By Daniel Hunter

The Land Registry have said that London continues to divide national house prices, as the contrast between London's rising prices grows against falling prices elsewhere.

Data shows that house prices in London are at a new high, while prices across the north of England continue to fall. The average selling price of a London property has now reached a record £374,568.

Prices in the capital soared by 9.4% in the past year, the sharpest increase for nearly three years, whilst in England and Wales as a whole, prices rose 0.9%, an increase driven by the London market.

Houses or flats in the capital cost more than double property elsewhere, where the average price is £161,793.

"The rise in prices is persistent, if not consistent. The national average is still inching upwards, while prices in London are gaining in leaps and bounds," Jonathan Hopper, managing director, property search consultants Garrington, commented.

"The UK economy has returned to growth - just. But outside London consumer confidence is still patchy and the housing market is becoming more polarised than ever.

"As house prices surge in London, they continue to tumble in Northern England. The average property in the capital is now worth nearly four times as much as an average home in the North East.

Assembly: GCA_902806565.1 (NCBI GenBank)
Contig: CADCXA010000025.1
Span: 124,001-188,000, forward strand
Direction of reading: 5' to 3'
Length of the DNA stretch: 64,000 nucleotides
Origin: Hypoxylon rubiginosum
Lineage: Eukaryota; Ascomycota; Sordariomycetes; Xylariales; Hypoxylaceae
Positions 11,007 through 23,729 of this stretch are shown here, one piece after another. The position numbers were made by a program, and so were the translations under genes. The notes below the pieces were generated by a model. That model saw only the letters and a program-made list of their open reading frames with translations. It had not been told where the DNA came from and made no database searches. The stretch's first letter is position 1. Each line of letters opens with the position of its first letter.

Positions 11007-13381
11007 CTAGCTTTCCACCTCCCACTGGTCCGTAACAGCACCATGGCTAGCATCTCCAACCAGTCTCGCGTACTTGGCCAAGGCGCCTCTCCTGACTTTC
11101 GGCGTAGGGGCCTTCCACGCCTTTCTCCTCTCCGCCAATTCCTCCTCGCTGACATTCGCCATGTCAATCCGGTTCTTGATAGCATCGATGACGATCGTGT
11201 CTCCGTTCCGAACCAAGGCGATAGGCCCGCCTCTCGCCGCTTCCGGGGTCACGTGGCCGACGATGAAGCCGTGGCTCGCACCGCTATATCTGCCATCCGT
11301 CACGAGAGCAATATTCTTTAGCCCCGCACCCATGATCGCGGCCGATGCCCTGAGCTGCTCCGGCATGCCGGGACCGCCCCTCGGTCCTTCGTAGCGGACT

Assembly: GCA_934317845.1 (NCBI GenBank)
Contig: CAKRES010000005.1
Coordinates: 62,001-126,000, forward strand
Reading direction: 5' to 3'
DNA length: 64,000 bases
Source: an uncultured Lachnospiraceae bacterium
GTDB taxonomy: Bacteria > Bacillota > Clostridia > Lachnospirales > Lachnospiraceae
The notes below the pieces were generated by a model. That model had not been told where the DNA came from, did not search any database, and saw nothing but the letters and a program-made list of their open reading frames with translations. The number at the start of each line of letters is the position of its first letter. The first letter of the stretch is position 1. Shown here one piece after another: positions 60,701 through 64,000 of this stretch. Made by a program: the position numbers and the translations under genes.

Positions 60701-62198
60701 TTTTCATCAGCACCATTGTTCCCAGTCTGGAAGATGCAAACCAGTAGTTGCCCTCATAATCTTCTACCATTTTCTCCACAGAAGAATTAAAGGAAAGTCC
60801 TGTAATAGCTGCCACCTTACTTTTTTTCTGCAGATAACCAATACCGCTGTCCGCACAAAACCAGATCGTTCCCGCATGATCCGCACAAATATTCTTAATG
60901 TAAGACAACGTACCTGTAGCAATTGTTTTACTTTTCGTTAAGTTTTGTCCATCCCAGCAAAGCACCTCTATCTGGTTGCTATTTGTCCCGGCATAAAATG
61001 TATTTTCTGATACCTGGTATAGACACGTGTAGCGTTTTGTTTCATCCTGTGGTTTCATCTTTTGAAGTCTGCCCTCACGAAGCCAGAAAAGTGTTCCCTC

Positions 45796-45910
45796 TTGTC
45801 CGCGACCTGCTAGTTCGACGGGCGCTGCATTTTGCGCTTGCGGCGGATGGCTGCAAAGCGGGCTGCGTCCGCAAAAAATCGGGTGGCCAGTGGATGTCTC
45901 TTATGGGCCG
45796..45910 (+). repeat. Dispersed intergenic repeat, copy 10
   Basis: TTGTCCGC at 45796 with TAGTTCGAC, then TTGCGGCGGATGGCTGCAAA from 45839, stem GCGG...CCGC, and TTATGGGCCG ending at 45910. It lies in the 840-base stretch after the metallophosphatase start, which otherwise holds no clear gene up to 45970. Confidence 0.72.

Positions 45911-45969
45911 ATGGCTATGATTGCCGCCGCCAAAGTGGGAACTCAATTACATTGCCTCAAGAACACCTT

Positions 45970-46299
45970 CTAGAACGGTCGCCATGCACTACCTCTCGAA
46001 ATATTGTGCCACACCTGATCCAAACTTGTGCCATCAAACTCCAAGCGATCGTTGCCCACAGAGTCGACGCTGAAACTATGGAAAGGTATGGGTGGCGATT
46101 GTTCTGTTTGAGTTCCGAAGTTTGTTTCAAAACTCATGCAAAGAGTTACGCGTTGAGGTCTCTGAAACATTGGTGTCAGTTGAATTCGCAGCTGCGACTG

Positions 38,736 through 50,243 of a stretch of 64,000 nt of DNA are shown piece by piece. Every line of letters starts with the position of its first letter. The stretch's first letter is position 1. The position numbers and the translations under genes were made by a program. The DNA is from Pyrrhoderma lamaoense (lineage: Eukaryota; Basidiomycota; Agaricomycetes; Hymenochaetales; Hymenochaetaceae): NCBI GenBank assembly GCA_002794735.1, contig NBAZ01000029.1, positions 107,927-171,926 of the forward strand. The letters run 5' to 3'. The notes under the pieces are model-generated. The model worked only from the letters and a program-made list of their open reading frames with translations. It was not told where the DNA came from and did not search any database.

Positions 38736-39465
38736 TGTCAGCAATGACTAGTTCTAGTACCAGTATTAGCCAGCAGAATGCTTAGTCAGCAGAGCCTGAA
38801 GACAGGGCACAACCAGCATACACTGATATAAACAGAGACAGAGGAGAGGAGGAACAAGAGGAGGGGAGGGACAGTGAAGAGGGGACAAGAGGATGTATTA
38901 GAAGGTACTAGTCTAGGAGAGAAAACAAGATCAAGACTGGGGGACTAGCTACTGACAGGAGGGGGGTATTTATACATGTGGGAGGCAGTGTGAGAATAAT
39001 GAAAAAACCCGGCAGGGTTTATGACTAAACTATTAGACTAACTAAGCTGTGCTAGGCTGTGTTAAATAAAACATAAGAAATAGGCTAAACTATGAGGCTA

"London prices are now rising at 9.6% per year - an extraordinary rate not seen since the heady pre-crash days. The danger of overheating should not be dismissed. What the capital needs is a steady and sustained recovery, not frenzied growth.

"The national average is slowly improving, but talk of a national recovery is all but meaningless with such divergence between the regions.

"On the ground, buyers are still looking for value, and committed sellers need to be willing to negotiate on price if they want to secure a quick sale.

"But we're definitely seeing stronger buyers coming to the market, not just people window shopping without any plans to buy in the short term.

"After many listless months, the housing market is firmly heading in the right direction again. London is sprinting ahead, parts of the North are in reverse - and the nation as a whole is walking, not running back to health."

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